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Sydney light rail cost blows out to at least $2.7b after settlement

The cost of the Sydney light rail ‘public-private partnership’ has blown out past $3 billion. “The cost to the government of paying the private consortium to operate the line for 15 years had previously been put at almost $938 million. It is separate to the capital cost—now at least $2.7 billion—of building the line and buying the trams that will run on it. Labor's acting leader, Penny Sharpe, said taxpayers and businesses affected by construction of the line were paying the price of a disastrous project now costing upwards of $3 billion.” Calls for an investigation were prompted in January when it blew past $2 billion.

Source: The Sydney Morning Herald

JR Hokkaido confronts the harsh realities of financing rail lines in depopulated areas | The Japan Times

Problems with JR Hokkaido are raising questions about the wisdom of railway privatisation in 1987. “JR Hokkaido has become the most embattled of the former JNR entities, and one can sense in media coverage of its existential problems a conflict over whether privatization is still a good thing for a service that was once taken for granted despite its chronic tendency to lose money.”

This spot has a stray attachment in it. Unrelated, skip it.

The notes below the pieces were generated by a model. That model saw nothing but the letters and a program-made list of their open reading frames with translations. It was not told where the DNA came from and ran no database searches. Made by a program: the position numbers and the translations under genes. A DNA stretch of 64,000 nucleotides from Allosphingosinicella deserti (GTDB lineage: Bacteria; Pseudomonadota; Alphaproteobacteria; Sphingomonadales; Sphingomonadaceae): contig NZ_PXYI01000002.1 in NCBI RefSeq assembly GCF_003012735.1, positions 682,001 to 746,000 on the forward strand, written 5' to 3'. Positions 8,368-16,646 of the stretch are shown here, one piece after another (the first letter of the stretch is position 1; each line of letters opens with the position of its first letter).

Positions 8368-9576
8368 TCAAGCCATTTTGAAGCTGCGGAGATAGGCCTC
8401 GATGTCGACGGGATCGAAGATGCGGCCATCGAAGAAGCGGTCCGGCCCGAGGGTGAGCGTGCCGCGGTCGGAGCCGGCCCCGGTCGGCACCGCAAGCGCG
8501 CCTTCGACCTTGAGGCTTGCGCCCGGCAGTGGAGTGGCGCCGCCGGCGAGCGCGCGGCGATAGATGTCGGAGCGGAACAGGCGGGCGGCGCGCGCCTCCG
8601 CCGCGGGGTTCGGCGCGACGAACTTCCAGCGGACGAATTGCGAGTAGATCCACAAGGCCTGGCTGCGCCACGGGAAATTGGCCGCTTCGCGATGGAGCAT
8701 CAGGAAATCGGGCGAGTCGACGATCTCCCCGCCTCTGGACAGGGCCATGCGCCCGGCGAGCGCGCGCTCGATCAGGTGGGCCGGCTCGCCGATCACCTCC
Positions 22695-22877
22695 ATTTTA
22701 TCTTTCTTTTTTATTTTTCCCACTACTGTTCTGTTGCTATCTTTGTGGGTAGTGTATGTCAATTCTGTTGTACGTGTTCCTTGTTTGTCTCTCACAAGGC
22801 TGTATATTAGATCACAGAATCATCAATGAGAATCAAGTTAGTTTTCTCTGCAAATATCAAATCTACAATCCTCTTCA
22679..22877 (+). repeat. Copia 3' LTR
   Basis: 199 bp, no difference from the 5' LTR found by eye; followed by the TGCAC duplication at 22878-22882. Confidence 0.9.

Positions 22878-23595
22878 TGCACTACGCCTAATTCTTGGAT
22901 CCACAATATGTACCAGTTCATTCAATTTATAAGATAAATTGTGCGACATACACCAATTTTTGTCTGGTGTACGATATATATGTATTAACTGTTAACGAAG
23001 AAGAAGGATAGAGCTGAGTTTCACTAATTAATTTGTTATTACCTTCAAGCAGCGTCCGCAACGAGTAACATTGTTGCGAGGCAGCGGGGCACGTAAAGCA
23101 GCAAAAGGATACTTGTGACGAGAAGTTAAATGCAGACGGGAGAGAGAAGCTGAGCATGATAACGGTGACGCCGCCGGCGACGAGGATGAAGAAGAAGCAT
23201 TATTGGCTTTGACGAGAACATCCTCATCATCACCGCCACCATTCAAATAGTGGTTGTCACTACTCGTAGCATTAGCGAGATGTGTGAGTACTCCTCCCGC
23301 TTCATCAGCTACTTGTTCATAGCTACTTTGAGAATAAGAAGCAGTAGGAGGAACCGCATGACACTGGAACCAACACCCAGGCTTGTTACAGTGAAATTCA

Source: The Japan Times

Labor considers an inquiry into $10b Melbourne to Brisbane inland railway

NSW Labor leader Michael Daley says a future Labor government will conduct an inquiry into the $10 billion Melbourne to Brisbane inland railway which could result in an overhaul of the landmark project. The Australian Financial Review reports that “while Labor is unlikely to scrap the $9.3 billion equity investment in ARTC, a review or inquiry into the planning process is likely to be announced. Another potential headache for the Morrison government is the Queensland government has yet to sign up to the intergovernmental agreement for the inland rail project. NSW and Victoria are already on board. The $10 billion project stops at the Queensland border. It is dependent on a complex 126-kilometre section tunneling through Toowoomba Ranges to Acacia Ridge in Brisbane's west which will be put to the market as a public-private partnership.”

Source: Australian Financial Review